Insects are evolutionarily the largest group of organisms with about 1.2 million species. Many species live in highly microbial-contaminated environments, use food or substrates that are hardly degradable or toxic to other organisms, or are pest and vector insects. Basis for the occupation of extreme ecological niches is often a unique repertoire of molecular tools, that can be used for applications in the fields of medicine (red biotechnology), plant protection (green biotechnology) and industrial biotechnology (white biotechnology).
The systematic development of new products and services based on insects (Insect Biotechnology or Yellow Biotechnology) is followed only since recently. The LOEWE-Centre ‘Insect Biotechnology’ is Europe's first operational unit in this highly innovative research field with tremendous growth prospects. Basis of insect biotechnology is the in-depth knowledge of the systematics and ecology of insects. After the knowledge-based selection of specialized insect species, application-relevant molecules can be identified with highly sensitive analytical methods, examined, and used for downstream applications.
So far, the group has discovered substances produced by beetles and butterflies that inhibit the growth of antibiotic-resistant bacteria, which will be further developed as new antimicrobial agents. Peptides originating from bugs and flies also proved to be useful for the control of fungi, which are responsible for significant crop losses worldwide. Salivary enzyme secretions of fly larvae have been discovered that enable the human coagulation system and can be used for wound treatment. Furthermore digestive secretions of grain pest beetles have been discovered, which are suitable for the preparation of gluten-free food products. Even insects models have been developed as an alternative to traditional animal testing for toxicity and efficacy testing of drugs. In addition, it was possible to develop new systems for environmental-friendly control of agricultural pests and mosquitoes.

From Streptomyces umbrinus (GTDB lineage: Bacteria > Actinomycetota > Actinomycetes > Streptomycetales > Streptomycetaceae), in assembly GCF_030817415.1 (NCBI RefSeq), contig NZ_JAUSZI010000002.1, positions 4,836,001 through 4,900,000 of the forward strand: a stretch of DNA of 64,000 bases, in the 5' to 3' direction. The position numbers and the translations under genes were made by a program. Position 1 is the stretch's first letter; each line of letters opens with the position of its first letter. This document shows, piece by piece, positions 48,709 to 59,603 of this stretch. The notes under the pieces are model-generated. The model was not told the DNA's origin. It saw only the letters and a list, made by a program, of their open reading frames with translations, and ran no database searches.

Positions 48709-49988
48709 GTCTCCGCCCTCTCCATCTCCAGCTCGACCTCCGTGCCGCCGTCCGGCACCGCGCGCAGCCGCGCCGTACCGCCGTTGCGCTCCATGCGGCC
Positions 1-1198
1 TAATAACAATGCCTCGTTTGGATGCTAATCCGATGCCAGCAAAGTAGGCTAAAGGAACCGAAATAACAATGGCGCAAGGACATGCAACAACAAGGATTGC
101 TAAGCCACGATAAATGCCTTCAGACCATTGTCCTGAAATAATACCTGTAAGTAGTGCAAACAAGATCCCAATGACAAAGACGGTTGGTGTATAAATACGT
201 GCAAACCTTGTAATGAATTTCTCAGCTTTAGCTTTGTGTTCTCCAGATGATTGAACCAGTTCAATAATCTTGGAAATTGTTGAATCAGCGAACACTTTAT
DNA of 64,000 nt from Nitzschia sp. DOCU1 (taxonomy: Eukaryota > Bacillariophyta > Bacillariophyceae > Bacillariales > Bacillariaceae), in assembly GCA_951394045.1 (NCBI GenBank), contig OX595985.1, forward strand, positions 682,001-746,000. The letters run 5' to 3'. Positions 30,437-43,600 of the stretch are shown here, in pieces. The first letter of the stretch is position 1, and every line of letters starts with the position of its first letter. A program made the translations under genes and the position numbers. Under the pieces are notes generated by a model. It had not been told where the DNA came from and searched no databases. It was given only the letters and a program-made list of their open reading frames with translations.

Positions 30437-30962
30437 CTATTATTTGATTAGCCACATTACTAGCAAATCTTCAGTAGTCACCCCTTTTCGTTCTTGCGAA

Through the LOEWE program (Landes-Offensive for the Development of Scientific and Economic Excellence) the state of Hesse supports the collaborative project between the
• Justus-Liebig-University Giessen (JLU), represented by the Institute of Insect Biotechnology (Prof. Dr. Andreas Vilcinskas & Prof. Dr. Marc F. Schetelig) and the Institute of Food Chemistry and Food Biotechnology (Prof. Dr. Holger Zorn)
• the Fraunhofer Project Group Bioresources (Prof. Dr. Andreas Vilcinskas), and the
• Technische Hochschule Mittelhessen - University of Applied Sciences (THM), represented by the Institute of Bioprocess Engineering and Pharmaceutical Technology (Prof. Dr. Peter Czermak).
The most important component of the project is the construction of an independent Fraunhofer Institute in Gießen. The scientific and structural development of the LOEWE - Centre ‘Insect Biotechnology’ are mediated by the Communication Initiative ProLOEWE to professionals and most importantly also to a wide public audience.